I went hunting for Caduceus in the woods near the Jordan Creek again today 07/25/14.I found 8 pieces of wood suitable for Caduceus. I also found a piece of vine that already looks like a snake, which will make for a nice app for one of my Wild Caduceus.
For those LJ members who are interested in learning about some of the “older” methods of woodworking, there are a number of free, downloadable, books on line at the following site. You can either read the book on line, or download a copy in a variety of formats such as Pdf. Lots of methods, and other information from the late 1800’s and early 1900’s. http://www.craftsmanspace.com/free-books/wood-carving-books.html Enjoy.
NOTE: A PDF version of this post and the Sketchup model are available in the downloads section of my blog. If you’re planning to build this stool, I suggest you get them as the images herein are of pretty poor resolution. My time in the shop is pretty limited and building shop furniture is not something I particularly enjoy (I’m more of a fine furniture kinda guy), so when I do feel the need to make something for use in the workshop I like it to be simple, sturdy and quick to build....
In the above video I show a simple tutorial on how to make a wooden straight edge for traditional woodworking. A straight edge is an essential measuring tool used when flattening & straightening your boards, and a perfect beginner’s project to hone your traditional hand tool woodworking skills! WOODEN STRAIGHT EDGE vs. METAL STRAIGHT EDGE Why would traditional woodworkers want to use a wooden straight edge when they can purchase precision-ground metal straight edge...
Well, after two power outages that caused the loss of the last two attempts, I think I’ve got this “save” thing down. We left off last time with a admonition to make a detailed plan of the proposed final project for which the board we are about to make will be used. The next step is to select the lumber with which to make the board. This is a major step. First the species is to be determined. MDF is out! As is plywood. Rose wood is nice and so is bird’s eye maple...
Constructing passage doors can seem intimidating. In this video I share with you how I built a custom door and demystify the process of door construction. One of the ideas that I really want to impress on everybody is this: Don’t be intimidated by new projects. When approaching a new project, most of the woodworking actions needed for it, you have done on other projects. By recognizing this, you create the mindset you need to build something that seems intimidating such as a door. I hop...
Recently we embarked on a challenging request from a prestigious client to create a dining room table border that measures 12’ x 16’ x 1’ entirely out of wenge and Gaboon ebony. The border will go into a newly -installed floor of hand-distressed (and bleached!) American walnut. My son is the craftsman and I’m moral support, and R&D so to speak. I’ve veen in the flooring industry by marriage for many years so although I have a fairly good knowledge base on ...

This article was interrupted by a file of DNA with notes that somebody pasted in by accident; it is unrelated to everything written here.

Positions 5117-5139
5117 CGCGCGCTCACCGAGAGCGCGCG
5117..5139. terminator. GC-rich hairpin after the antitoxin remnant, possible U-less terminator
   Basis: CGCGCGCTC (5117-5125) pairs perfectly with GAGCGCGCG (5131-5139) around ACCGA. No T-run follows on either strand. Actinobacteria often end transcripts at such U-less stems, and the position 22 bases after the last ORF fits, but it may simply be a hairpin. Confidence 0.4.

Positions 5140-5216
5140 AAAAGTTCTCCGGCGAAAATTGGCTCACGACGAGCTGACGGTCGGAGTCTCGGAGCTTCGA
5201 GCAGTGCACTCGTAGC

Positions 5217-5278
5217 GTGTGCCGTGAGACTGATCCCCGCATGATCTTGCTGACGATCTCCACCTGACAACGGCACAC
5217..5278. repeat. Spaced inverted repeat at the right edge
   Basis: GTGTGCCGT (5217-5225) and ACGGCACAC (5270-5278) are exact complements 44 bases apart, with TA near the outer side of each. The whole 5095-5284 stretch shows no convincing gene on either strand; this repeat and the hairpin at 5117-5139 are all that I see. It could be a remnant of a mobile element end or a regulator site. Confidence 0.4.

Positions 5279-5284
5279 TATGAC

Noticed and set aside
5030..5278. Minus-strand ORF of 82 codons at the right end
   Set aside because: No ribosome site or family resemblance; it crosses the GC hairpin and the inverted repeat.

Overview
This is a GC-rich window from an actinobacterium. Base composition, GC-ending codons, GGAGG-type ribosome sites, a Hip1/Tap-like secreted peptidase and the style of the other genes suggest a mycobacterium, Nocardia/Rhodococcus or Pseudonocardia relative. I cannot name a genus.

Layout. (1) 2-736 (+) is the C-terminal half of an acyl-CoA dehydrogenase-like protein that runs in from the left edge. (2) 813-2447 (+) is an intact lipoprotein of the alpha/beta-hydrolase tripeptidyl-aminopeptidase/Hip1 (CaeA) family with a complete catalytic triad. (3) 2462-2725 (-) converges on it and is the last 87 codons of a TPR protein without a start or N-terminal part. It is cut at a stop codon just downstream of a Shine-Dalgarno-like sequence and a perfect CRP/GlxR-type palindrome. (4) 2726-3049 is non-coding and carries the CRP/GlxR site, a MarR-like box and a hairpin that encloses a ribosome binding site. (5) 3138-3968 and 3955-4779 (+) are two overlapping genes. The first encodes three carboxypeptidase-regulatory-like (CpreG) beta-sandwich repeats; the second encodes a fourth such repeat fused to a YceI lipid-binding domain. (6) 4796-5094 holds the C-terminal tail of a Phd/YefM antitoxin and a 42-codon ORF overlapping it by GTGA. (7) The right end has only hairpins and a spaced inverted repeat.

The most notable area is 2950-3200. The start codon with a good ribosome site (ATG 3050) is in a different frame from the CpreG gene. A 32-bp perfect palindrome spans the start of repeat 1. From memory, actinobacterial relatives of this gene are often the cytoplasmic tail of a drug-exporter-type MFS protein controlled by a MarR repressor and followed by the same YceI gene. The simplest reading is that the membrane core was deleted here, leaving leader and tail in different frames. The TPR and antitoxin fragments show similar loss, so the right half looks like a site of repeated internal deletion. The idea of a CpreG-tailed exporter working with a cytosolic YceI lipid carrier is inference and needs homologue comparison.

Here is what I am working on at present. Proving to be quite a challenge for me….which is good for me. The show timber is Kowhai |ˈkəʊwʌɪ, ˈkɔːfʌɪ| nouna tree of the pea family, which bears hanging clusters of yellow flowers. It is native to New Zealand and Chile and yields useful timber. Birds like the Tui are attracted to the yellow flowers.Anyway…...have a look and I hope you enjoy it. http://youtu.be/fEQPJGBQwJ8
Hand Tool Journey #40: Stanley SW #358 Miter Box Restoration #6... Assembly! Long Winded and A Ton of Pics..
(Inhales deeply) OK, lets get this going. Warning up front to anyone NOT curious about how one of these goes together you might want to scroll a bit to get to the money shots otherwise hang in there we have a bit to go over first. First things first here are what I typically use in any tool restoration during assembly. Nearly all of these deal with corrosion prevention in some form or another and that folks is the name of the game from this point on. We just spent a lot of sweat equi...
My friend Dr. Bruce Dembling recently invited me to his small blacksmith shop in Charlottesville, Virginia. In the above video you’ll see how he repaired several problems on my old antique woodworking chisels. These blacksmith chisel repairs included: 1. Fusing a broken chisel blade: 2. Removing the “mushroom” from a socket chisel: 3. Cutting off the end of an irreparable chisel fracture: This video isn’t meant to be a full tutorial of blacksmith work, but an...
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